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The two systems introduced above have a geometrical reason for two
specific spins to form a singlet pair. In the next system, the S=1
antiferromagnetic spin chain, the value of the spin (integer) makes it
possible to form singlet pairs.
In 1983, F. D. M. Haldane conjectured that in the
Heisenberg model, antiferromagnetic chains of integer spins would
show a finite energy gap between the singlet ground state and the triplet
first excited state. He also claimed that the spin correlation of the
ground state quickly decays as an exponential function of distance
[22,23]. These two features propose that the
integerspin Heisenberg model has a highly disordered ground state, which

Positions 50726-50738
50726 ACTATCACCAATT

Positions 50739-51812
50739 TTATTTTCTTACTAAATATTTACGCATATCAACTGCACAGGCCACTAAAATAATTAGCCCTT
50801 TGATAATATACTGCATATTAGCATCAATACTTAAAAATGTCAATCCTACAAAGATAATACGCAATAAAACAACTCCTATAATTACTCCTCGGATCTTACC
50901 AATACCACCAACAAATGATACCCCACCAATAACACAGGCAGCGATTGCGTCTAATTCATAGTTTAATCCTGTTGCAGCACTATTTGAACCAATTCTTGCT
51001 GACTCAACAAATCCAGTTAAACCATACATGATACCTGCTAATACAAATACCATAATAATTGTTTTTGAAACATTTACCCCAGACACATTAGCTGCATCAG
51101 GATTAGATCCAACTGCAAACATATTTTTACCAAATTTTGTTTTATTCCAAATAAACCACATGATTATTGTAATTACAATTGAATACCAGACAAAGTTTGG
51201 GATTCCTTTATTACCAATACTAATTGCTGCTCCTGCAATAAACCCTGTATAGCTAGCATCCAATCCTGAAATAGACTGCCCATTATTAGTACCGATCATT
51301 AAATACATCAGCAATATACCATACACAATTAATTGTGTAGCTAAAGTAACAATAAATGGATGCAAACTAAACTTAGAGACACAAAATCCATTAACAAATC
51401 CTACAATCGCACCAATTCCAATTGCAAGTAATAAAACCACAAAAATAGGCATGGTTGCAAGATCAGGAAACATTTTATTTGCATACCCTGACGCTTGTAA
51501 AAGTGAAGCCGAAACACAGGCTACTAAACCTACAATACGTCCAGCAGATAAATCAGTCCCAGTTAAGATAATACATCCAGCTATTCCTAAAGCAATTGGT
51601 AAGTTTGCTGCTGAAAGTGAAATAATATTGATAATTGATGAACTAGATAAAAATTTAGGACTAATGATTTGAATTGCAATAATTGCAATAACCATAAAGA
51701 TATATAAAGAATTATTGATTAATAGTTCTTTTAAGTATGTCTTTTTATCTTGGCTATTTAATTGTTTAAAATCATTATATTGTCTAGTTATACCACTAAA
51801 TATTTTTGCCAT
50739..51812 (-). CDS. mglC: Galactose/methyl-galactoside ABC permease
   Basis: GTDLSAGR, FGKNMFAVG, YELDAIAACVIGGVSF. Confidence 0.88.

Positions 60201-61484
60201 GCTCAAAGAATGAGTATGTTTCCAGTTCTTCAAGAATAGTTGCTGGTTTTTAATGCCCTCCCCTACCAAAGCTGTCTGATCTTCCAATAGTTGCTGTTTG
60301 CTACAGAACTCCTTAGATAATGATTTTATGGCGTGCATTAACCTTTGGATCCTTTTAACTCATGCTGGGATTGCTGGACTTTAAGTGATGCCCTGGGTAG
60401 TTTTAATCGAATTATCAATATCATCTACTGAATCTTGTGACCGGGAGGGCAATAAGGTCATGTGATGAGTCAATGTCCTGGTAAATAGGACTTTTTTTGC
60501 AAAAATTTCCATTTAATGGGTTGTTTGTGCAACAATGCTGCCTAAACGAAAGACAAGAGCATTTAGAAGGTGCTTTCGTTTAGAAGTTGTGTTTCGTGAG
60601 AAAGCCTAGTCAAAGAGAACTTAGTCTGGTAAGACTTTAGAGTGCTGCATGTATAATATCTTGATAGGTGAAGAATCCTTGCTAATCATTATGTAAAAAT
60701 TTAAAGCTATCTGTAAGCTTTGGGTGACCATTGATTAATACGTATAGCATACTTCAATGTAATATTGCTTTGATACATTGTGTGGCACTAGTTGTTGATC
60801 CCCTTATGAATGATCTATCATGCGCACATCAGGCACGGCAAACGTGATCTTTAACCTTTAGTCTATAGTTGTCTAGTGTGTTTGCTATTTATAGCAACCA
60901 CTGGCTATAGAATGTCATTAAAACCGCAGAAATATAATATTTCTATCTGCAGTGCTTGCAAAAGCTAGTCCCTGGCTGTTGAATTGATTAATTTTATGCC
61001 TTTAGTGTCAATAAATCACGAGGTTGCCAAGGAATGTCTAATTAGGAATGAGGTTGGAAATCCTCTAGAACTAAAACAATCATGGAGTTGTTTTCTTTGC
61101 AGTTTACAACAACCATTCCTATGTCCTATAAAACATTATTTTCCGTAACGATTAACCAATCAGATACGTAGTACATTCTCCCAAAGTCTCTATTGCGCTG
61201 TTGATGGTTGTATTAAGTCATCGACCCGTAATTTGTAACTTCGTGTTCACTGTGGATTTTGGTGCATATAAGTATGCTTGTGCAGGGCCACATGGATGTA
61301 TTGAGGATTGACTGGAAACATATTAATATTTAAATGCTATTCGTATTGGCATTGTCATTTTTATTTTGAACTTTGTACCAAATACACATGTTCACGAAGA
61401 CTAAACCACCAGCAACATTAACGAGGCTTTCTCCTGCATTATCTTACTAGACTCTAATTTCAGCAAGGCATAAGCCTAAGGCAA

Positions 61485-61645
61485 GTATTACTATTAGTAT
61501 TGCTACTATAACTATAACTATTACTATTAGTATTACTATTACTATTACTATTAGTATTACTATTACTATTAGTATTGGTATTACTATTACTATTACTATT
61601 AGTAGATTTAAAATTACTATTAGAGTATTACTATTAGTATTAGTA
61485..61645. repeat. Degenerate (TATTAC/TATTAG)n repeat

is far from the Néel state. Haldane's predictions were surprising,
because the same Heisenberg model, with S=1/2 spins, is
gapless and has a powerlaw decay of the correlation function [11].
In 1987, an intuitive picture for the Haldane's ground state was
proposed, with an exactly soluble S=1 spin Hamiltonian [24,25]:
 
(1) 
which adds a biquadratic term to the Heisenberg model. The
ground state of this Hamiltonian (Valence Bond Solid state:
Fig.5b) was mathematically proved to have a spingap and an
exponentially decaying correlation function
[24,25,26,27]. The model without the biquadratic
term (Heisenberg model) is believed to have a similar ground state structure
to that of the Valence Bond Solid state. See Chapter 5 for
more about the Haldane systems.
Figure 5:
(a) An S=1 spin chain. (b) A schematic view of the Valence Bond
Solid (VBS) state, which is based on many singlet pairs. The circle
at each site represents the projection of two S=1/2 spins to one
S=1.

Next: 1.1.2 The idea of
Up: 1.1 Antiferromagnetic spin systems
Previous: Spin ladder system